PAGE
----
While the COVID-19 pandemic thrashes the airline and jet manufacturing industries, the Airbus A220 may actually emerge as a winner in the coronavirus new world.
Writer Edward Russell argues on the travel website The Points Guy UK that “the plane benefits from its small size and low operating costs coupled with operating capabilities that rival larger planes like the Airbus A320 and Boeing 737. These are proving assets to airlines looking to slash expenses while maintaining a minimal flight schedule through the COVID-19 crisis.”
In August, 2019, Airbus opened its A220 line at its expanded facility at the Brookley Aeroplex in Mobile. Alabama became the second location to produce the A220, along with the former Bombardier facility in Quebec, Canada.
While the COVID-19 crisis has grounded hundreds of planes, more than half of the global A220 fleet was tracked flying during the week ending May 4th. This is a higher percentage than for either the Airbus A320 family, or Boeing’s 737 family.
Russell also reports Delta Air Lines is parking all 62 of its A320s but still flying its 31 A220-100s. Delta’s A220’s have 109 seats compared to 157 seats on their A320’s. Swiss Air operates 29 A220’s which has accounted for 83% of the airline’s flights so far in May. Air Canada maintains plans to take its full allotment of the jets this year. JetBlue plans to take its first of 70 A220’s by the end of the year.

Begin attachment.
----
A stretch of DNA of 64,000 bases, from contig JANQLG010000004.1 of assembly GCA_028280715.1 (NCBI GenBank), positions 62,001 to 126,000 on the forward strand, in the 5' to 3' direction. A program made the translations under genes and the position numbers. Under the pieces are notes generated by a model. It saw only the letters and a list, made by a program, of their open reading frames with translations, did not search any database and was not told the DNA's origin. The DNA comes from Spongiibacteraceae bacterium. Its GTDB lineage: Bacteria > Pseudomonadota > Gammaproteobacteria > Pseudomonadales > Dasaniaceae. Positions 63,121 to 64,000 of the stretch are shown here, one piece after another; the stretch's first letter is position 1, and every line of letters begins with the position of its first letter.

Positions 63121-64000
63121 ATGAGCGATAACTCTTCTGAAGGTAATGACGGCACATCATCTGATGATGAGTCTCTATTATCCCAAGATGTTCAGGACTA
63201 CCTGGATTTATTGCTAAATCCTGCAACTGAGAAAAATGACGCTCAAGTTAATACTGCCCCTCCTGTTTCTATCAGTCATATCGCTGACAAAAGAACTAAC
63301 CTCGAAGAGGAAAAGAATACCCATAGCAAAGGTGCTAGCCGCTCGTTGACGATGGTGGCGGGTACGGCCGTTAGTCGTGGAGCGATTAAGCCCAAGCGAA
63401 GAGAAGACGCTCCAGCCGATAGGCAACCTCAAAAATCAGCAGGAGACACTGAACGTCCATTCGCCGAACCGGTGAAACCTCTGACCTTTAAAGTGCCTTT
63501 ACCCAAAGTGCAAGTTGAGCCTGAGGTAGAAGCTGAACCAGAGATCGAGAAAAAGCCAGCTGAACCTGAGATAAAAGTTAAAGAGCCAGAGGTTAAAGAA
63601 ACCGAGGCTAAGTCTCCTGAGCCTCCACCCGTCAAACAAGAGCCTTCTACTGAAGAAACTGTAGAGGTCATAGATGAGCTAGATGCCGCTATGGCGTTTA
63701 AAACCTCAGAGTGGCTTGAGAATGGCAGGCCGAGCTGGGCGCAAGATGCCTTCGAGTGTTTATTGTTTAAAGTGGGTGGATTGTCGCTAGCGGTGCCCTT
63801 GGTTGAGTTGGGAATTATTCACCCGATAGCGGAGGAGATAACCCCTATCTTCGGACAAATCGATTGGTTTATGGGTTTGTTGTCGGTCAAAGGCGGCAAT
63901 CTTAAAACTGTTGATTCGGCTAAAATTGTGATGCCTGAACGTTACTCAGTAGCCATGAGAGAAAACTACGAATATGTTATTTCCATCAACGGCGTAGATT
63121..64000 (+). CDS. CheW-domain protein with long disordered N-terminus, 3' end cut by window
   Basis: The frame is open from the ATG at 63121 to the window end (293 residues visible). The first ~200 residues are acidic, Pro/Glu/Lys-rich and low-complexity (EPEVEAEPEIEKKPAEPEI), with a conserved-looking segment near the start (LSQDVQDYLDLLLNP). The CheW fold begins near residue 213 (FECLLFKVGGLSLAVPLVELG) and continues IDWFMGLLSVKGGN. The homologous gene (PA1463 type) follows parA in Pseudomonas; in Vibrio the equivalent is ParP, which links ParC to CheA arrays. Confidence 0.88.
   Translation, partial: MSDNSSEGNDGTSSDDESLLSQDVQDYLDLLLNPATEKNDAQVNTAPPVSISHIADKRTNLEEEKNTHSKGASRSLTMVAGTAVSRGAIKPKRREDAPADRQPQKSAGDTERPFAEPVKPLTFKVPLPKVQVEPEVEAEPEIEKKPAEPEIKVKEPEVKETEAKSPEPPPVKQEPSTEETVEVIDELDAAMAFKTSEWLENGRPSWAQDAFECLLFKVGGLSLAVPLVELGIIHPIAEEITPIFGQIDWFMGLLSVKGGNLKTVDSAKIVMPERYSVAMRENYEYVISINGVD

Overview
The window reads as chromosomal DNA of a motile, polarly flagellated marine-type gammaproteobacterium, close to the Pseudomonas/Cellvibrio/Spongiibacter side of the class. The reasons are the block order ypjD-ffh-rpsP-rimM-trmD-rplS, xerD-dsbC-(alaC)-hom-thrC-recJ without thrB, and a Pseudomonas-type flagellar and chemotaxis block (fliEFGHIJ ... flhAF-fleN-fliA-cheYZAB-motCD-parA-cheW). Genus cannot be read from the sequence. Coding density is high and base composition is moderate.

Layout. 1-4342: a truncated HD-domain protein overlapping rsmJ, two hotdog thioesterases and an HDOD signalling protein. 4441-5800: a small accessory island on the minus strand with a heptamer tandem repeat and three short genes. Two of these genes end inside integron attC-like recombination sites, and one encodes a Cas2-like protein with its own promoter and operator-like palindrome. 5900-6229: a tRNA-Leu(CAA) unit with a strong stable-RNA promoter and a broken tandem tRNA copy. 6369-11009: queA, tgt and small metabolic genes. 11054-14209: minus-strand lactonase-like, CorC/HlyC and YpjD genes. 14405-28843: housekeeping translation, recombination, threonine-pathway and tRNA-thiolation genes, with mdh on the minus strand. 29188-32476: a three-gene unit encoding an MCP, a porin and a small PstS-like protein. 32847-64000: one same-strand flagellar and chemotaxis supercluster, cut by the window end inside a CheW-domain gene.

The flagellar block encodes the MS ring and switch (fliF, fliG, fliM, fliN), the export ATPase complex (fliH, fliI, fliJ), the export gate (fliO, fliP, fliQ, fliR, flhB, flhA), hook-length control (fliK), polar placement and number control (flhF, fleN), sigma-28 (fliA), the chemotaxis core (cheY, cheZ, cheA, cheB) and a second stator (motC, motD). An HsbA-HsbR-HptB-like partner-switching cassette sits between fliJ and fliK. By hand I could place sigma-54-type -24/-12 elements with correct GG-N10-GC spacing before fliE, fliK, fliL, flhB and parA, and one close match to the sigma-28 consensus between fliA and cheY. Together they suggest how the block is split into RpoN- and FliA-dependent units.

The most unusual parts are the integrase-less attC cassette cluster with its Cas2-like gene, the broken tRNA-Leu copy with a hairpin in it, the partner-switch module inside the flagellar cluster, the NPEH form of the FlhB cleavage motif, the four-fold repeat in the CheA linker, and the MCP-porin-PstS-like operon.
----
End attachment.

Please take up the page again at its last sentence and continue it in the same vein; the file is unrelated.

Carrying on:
“When we come out of the other side of this we continue to be excited about the A220s and the benefit that can bring to JetBlue”, JetBlue chief financial officer Steve Priest told analysts and investors on May 7. “The economics of this aircraft are spectacular”.
In Mobile, Airbus spokesperson Kristi Tucker says six A220’s are in various stages of production, with the first Alabama-made A220 close to completion.
See the entire Edward Russell article here